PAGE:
Issue 6 - Spring/Summer 1999
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The Politics of Globalization: Regroupments Within the Ruling Classes
By Jerry Harris

Globalization is a new stage of capitalism in its development of a single world economic system. This process is driven by the revolution in knowledge intensive modes of production, and is manifested in both world speculative finance and the internationalization of production. Its political consequences can be seen in the policies of neo-liberalism, the construction of a global superstructure responsible for the market, and a redefinition of the role of the state.

In his book, Promoting Polyarchy, William Robinson describes the formation of a new hegemonic bloc that has emerged to lead the process of globalization. This bloc consists of various economic and political forces that have become the dominant sector of the ruling class throughout the developed world. The politics and policies of this ruling bloc are conditioned by the new global structure of accumulation and production. This historic bloc is composed of the transnational corporations and financial institutions, supranational economic planning agencies, major forces in the dominant political parties, media conglomerates, and technocratic elites in the Third World.

The new integrated circuits of world production and finance are possible because information technologies allow the centralization of decision making along with a geographic decentralization of production. The results are world mobility for investments, markets,and production, which leads globalists to harmonize a wide range of fiscal, monetary and industrial policies across national borders. Therefore, it is the logic of global accumulation, rather than national accumulation, that guides the political and economic behavior of the ruling bloc.

In the U.S., the globalist ruling bloc has three main factions: neo-liberal structuralists; free-market conservatives, and liberal regulationists. Their debates dominate Washington and don't correspond to the familiar political categories of the industrial era. The same is true of the anti-globalist camp, which contains both the anti-imperialist left and the reactionary populous right.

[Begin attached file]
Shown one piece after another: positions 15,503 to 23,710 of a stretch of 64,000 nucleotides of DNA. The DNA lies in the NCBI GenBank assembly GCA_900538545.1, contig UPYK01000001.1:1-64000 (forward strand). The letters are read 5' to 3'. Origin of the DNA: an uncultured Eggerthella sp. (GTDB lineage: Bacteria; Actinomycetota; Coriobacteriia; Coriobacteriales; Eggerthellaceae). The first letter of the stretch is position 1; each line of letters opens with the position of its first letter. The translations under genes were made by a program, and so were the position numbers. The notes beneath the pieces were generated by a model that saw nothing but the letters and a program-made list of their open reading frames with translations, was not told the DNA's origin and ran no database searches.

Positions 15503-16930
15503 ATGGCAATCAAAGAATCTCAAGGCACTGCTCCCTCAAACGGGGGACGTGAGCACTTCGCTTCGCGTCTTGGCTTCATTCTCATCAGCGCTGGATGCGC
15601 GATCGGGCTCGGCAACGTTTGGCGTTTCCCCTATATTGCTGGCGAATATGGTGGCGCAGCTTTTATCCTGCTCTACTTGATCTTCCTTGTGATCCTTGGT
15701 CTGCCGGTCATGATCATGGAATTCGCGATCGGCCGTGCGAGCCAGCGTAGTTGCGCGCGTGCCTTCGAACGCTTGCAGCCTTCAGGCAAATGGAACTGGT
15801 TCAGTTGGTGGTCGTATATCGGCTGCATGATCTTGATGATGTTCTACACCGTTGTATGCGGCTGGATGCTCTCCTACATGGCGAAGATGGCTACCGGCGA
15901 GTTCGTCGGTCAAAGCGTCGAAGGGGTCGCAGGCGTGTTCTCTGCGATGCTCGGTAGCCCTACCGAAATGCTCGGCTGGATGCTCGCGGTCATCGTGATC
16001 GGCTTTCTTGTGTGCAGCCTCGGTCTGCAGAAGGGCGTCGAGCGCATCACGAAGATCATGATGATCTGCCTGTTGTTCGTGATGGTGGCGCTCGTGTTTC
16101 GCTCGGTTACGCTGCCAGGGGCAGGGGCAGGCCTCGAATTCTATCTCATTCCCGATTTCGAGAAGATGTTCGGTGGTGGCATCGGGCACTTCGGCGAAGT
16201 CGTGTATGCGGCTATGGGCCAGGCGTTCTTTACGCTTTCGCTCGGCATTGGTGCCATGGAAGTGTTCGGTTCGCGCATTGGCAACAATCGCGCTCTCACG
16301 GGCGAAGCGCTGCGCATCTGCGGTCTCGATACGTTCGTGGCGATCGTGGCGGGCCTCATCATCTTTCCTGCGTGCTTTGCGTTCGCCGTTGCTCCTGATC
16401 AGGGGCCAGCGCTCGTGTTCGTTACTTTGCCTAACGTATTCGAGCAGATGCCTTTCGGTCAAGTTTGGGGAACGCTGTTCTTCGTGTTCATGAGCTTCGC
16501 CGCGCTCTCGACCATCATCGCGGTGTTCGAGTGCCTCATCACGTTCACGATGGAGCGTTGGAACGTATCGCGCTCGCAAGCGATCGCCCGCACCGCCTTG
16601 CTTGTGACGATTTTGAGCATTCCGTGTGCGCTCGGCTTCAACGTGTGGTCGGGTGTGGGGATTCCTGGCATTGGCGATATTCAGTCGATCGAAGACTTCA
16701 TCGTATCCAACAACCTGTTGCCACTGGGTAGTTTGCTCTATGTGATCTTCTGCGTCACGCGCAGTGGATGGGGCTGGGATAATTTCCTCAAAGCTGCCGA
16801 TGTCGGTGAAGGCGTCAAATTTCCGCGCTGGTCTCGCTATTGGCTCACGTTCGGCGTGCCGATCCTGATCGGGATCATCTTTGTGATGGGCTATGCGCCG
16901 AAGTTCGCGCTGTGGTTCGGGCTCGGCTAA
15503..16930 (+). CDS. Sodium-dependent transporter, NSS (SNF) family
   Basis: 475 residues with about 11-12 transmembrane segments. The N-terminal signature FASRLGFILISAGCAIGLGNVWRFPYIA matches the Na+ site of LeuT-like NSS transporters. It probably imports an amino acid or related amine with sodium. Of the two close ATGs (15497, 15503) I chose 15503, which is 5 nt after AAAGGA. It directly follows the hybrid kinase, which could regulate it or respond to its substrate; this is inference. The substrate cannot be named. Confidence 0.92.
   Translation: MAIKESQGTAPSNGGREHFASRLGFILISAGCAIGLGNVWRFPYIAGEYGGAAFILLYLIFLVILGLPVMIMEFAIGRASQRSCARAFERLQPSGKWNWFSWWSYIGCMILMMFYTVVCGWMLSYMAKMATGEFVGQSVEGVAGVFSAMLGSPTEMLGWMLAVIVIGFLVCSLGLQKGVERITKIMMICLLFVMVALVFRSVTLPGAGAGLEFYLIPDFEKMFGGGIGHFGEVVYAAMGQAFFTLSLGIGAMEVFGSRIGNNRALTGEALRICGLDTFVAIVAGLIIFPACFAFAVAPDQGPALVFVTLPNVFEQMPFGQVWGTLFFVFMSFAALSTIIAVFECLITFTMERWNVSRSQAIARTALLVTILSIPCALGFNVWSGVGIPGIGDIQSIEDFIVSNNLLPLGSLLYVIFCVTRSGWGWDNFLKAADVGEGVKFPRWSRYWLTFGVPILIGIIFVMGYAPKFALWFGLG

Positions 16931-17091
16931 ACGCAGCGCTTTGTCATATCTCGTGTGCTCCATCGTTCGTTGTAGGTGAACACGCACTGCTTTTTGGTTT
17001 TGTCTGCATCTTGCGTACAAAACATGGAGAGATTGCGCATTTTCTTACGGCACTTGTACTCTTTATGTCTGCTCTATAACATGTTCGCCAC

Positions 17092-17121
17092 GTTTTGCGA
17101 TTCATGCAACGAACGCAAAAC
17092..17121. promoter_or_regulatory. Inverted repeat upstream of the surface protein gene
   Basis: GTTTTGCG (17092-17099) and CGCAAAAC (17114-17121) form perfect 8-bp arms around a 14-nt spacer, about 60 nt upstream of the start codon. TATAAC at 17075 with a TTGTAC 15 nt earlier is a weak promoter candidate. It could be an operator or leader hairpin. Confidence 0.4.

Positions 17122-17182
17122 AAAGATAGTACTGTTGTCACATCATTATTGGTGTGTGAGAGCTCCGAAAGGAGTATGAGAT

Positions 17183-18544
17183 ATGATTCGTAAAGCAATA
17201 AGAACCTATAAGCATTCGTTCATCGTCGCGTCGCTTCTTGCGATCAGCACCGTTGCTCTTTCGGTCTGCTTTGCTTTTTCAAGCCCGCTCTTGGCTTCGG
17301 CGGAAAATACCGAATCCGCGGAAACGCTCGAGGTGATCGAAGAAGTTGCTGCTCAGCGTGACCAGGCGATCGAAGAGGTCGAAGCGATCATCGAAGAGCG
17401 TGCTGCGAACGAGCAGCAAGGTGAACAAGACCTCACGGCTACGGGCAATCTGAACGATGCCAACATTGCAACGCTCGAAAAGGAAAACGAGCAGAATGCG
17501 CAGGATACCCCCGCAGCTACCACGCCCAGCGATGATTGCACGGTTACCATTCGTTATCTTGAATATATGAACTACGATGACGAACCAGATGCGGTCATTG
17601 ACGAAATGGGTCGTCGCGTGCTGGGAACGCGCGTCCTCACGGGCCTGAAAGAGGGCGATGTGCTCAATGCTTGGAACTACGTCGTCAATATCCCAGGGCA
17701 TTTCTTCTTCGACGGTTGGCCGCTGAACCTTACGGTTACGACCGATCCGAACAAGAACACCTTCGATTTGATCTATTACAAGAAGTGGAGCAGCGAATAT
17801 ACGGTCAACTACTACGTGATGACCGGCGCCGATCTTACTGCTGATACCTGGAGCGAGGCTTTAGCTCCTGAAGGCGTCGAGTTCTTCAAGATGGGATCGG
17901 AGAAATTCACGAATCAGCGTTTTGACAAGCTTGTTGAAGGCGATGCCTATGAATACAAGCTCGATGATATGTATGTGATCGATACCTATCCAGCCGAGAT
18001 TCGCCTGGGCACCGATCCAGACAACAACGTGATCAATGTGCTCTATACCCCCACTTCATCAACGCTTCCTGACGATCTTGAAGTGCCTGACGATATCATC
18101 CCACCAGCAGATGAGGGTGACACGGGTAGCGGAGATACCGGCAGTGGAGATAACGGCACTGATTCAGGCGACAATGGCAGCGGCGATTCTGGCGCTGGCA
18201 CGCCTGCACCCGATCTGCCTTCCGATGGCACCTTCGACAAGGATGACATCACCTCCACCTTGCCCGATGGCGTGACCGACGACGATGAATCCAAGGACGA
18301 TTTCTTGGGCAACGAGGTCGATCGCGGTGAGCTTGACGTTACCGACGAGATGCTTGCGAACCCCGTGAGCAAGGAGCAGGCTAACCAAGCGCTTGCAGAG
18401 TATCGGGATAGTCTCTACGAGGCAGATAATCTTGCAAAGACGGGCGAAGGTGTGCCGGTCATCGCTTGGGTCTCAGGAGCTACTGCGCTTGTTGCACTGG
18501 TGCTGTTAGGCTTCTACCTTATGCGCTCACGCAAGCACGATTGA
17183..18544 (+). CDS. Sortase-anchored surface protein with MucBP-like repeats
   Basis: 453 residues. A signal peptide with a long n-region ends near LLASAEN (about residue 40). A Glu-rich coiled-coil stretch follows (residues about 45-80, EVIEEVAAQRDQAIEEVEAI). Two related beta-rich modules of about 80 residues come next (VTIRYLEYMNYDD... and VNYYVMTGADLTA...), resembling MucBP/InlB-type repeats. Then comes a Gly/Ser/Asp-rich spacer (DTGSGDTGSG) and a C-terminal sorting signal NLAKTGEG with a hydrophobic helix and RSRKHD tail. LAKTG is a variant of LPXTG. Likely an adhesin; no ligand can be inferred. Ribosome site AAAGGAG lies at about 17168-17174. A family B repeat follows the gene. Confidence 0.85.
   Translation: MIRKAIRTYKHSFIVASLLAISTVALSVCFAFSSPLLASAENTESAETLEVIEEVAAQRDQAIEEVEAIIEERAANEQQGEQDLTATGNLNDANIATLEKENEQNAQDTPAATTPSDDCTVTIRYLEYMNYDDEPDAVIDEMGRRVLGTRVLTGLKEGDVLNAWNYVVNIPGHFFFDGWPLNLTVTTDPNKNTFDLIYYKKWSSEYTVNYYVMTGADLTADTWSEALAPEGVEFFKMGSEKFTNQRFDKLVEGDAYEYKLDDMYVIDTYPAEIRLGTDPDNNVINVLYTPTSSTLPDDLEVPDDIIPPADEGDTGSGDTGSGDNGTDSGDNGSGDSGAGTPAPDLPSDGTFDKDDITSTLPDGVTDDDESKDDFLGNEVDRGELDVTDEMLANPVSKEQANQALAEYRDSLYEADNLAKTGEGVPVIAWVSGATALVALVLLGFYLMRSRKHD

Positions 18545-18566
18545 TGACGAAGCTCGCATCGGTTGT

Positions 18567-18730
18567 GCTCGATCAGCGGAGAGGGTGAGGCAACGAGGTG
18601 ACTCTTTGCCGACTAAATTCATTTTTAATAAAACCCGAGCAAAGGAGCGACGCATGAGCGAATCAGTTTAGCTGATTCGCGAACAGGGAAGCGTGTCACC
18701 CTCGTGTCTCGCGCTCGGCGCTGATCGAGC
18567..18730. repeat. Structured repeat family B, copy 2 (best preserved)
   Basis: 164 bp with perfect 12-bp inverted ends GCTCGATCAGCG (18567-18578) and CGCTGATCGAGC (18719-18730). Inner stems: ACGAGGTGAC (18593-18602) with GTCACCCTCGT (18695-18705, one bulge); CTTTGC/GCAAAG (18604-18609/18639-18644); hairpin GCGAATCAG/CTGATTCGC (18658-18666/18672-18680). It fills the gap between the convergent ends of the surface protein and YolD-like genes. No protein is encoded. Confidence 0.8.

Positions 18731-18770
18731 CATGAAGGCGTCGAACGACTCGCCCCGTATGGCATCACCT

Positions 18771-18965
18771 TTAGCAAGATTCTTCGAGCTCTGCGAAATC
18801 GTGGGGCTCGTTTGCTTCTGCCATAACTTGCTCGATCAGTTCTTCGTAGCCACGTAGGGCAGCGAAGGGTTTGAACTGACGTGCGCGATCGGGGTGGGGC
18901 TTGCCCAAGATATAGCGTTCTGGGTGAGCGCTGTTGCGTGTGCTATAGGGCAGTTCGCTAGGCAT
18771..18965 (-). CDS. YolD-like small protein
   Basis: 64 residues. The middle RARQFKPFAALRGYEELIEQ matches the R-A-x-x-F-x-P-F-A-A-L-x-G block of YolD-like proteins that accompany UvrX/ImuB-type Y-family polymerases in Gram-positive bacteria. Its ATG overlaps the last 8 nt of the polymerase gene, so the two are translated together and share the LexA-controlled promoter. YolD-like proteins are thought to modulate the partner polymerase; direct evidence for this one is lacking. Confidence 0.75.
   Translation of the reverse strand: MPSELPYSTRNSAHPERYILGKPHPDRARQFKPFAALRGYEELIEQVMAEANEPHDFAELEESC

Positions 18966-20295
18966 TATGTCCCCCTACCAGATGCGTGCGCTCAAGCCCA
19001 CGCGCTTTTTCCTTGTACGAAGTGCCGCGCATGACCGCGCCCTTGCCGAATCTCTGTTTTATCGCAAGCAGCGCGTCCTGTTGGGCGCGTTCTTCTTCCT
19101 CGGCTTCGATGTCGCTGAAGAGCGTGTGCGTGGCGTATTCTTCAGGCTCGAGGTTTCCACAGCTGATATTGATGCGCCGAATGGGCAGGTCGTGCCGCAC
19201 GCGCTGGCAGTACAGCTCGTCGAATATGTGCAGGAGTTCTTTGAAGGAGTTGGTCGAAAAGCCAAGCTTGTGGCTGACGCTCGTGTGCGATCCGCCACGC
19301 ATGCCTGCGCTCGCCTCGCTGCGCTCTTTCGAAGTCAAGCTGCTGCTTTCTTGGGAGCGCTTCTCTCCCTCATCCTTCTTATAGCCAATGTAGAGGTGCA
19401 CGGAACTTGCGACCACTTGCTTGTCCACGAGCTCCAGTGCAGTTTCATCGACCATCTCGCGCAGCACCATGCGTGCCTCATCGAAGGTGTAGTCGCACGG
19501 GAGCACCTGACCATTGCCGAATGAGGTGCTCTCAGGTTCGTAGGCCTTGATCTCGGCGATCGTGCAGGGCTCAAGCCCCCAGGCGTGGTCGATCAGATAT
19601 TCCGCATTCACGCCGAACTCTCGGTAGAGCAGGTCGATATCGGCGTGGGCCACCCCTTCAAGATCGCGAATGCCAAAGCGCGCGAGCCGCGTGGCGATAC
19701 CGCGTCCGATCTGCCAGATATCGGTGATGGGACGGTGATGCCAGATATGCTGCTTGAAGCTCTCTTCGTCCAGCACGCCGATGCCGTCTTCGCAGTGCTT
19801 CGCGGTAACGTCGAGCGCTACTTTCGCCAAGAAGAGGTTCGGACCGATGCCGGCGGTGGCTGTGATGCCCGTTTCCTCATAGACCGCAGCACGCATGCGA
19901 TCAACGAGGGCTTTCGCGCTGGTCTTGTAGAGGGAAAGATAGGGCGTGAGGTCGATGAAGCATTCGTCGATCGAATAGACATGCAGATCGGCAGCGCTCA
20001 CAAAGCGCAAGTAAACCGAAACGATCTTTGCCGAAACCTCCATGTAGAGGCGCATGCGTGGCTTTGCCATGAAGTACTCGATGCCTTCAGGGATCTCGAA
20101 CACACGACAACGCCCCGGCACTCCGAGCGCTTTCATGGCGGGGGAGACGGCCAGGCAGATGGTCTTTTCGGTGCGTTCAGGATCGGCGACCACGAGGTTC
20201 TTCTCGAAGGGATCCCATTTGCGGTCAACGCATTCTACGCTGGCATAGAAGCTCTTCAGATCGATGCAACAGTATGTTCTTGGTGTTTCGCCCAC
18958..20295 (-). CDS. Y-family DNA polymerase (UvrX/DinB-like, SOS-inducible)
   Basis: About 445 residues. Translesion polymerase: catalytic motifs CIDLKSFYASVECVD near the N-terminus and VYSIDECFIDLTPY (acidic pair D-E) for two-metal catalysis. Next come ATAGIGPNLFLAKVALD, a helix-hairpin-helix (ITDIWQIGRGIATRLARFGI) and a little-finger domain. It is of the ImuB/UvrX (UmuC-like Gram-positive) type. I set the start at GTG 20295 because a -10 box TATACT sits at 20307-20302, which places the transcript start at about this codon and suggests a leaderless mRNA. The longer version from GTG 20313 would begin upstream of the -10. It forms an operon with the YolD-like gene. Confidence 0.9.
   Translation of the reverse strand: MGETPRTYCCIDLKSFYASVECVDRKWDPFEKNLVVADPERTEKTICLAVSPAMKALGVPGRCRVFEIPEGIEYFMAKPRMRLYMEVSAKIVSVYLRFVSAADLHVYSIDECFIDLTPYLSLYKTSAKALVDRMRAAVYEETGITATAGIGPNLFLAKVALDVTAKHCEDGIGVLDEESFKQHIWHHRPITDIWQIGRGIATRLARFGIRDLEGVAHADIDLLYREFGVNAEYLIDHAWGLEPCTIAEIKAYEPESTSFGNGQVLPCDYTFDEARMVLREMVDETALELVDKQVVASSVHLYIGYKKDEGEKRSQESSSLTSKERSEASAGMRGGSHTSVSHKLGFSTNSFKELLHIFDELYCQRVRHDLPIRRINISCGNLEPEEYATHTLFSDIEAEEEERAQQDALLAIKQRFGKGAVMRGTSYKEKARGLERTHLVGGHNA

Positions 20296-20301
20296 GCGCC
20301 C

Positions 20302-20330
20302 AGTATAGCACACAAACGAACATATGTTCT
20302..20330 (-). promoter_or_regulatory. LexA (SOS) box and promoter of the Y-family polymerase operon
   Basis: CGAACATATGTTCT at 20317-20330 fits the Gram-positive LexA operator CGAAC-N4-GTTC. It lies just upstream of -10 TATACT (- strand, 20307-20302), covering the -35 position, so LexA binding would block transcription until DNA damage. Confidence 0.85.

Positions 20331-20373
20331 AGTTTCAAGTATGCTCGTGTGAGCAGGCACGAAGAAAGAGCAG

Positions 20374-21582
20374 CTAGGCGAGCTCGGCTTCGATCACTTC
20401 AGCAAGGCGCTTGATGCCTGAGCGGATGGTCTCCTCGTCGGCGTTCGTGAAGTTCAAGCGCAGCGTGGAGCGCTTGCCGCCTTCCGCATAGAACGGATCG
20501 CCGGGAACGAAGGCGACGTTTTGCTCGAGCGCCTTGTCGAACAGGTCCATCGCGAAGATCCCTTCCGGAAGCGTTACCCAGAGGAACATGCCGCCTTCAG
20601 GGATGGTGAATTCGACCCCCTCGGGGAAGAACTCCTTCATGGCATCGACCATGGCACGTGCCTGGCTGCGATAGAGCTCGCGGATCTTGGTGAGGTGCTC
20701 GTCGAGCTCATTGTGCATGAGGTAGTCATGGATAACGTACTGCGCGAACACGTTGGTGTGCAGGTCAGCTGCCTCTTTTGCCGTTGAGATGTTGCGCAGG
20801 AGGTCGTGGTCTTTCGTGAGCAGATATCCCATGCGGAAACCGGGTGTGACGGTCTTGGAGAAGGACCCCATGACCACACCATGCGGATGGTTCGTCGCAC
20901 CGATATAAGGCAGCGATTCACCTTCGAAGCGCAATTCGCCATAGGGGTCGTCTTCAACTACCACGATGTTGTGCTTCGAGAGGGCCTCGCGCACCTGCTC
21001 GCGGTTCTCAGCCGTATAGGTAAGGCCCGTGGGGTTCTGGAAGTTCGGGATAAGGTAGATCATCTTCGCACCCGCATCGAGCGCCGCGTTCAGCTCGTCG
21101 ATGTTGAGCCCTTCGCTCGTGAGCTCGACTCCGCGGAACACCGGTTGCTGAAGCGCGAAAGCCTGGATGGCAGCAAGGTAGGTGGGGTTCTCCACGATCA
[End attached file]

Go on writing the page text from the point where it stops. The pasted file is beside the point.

The globalists consolidated ideologically in the early 1980s under the policy of the Washington Consensus. Developed to deal with the debt crisis in Latin America and Mexico, its main principles were privatization, free trade, high interest rates, and a sharply diminished role for the state in economic activity and social services. This became the policy mantra of the Reagan revolution, and a siren call for the new Democrats. However, the recent Asian crisis has exposed important contradictions and major splits in the globalists camp. Foremost is the question of how best to structure the new world economy, with the debate centered on IMF policies.

The leading globalists faction is the neo-liberal structuralists, which includes figures such as President Bill Clinton, George Bush, Newt Gingrich, World Bank President James Wolfensohn, IMF Managing Director Michel Camdessus, and most transnationals and major financial institutions. What distinguishes this bloc is their adherence to neo-liberal political and economic policies, their concern to build a stable and regulated environment for global accumulation, and their effort to protect world financial institutions from ruin and failure. They have had important success in rapidly developing major international agreements such as NAFTA and GATT, establishing the WTO, and expanding the power of the IMF and World Bank. These efforts are building a new legal and economic superstructure for the world economy. This process parallels the nation building stage of early capitalism that constructed an integrated national market with common laws, taxes, currency, and political consolidation around a common state. Globalizaiton is repeating this process, but on a world scale.

David Rothkope, managing director of Kissinger Associates and a senior official of the Department of Commerce during Clinton's first term, puts it well:

"The global market place is being institutionalized through the creation of a series of multilateral entities that establish common rules for international commerce. If capital is to flow freely, disclosure rules must be the same, settlement procedures consistent, and redress transparent. If goods are also to move unimpeded, tariff laws must be consistent, customs standards harmonized, and product safety and labeling standards brought into line...In many ways business is the primary engine driving globalizaiton." (Foreign Affairs, Summer ‘97, p. 44)

More succinct was World Trade Organization Secretary General Renato Ruggerio who simply stated; "We are writing the constitution of a single world economy." (Chicago Tribune, "New Rules for Global Economy", R.C. Longworth)